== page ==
It’s working! After years of pushing for higher academic standards that actually prepare students to be successful in college and the workplace, we have yet another indicator that says we are making real progress.
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What can parents do in order to have more say in where their children attend school?
Recently, the 2015 National Assessment of Educational Progress (NAEP) scores were released amidst little fanfare and much handwringing. With an overall decline in student performance in both reading and math, the scores were hardly a cause for celebration.
U.S. Chamber Foundation and NAACP Partnership on The Path Forward: Improving Opportunities for African-American Students
Remarks by Thomas J. Donohue, President and CEO, U.S. Chamber of Commerce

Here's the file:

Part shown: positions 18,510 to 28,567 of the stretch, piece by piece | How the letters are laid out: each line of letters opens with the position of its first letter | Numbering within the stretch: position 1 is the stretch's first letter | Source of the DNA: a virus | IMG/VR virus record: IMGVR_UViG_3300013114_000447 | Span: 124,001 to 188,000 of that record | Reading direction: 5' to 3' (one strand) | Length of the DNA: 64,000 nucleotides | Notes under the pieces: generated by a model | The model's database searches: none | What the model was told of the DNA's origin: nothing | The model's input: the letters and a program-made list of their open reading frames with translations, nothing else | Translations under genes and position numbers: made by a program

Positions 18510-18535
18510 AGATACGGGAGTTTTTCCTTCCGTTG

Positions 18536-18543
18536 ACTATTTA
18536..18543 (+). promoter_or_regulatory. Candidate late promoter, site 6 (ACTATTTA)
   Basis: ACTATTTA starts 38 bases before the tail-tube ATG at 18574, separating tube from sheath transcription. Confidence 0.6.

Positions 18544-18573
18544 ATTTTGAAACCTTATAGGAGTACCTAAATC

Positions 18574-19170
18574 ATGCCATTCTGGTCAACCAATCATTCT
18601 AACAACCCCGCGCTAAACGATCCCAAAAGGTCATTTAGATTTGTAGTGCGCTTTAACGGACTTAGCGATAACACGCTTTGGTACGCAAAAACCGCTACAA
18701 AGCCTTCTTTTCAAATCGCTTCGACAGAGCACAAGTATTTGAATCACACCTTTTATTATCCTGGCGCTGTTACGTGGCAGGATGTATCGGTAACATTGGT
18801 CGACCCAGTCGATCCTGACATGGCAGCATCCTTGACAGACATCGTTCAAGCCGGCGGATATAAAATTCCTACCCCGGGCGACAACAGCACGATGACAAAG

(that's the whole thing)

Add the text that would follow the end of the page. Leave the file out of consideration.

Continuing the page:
December 10, 2015 | Washington, DC
Nearly a decade ago, I worked with the U.S. Chamber of Commerce to develop the first report in an ongoing series comparing how states stack up when it comes to education.
The new Every Student Succeeds Act wisely returns to the states much of the authority for directing school improvement that the federal government had assumed in the past 15 years. Some states are ready to roll, but plenty are searching for potential role models.
Our country has taken considerable strides toward racial equality in recent decades, but one area where we still fall well short -- where a child’s race still plays a role in determining the opportunities he or she has to succeed -- is our nation’s education system.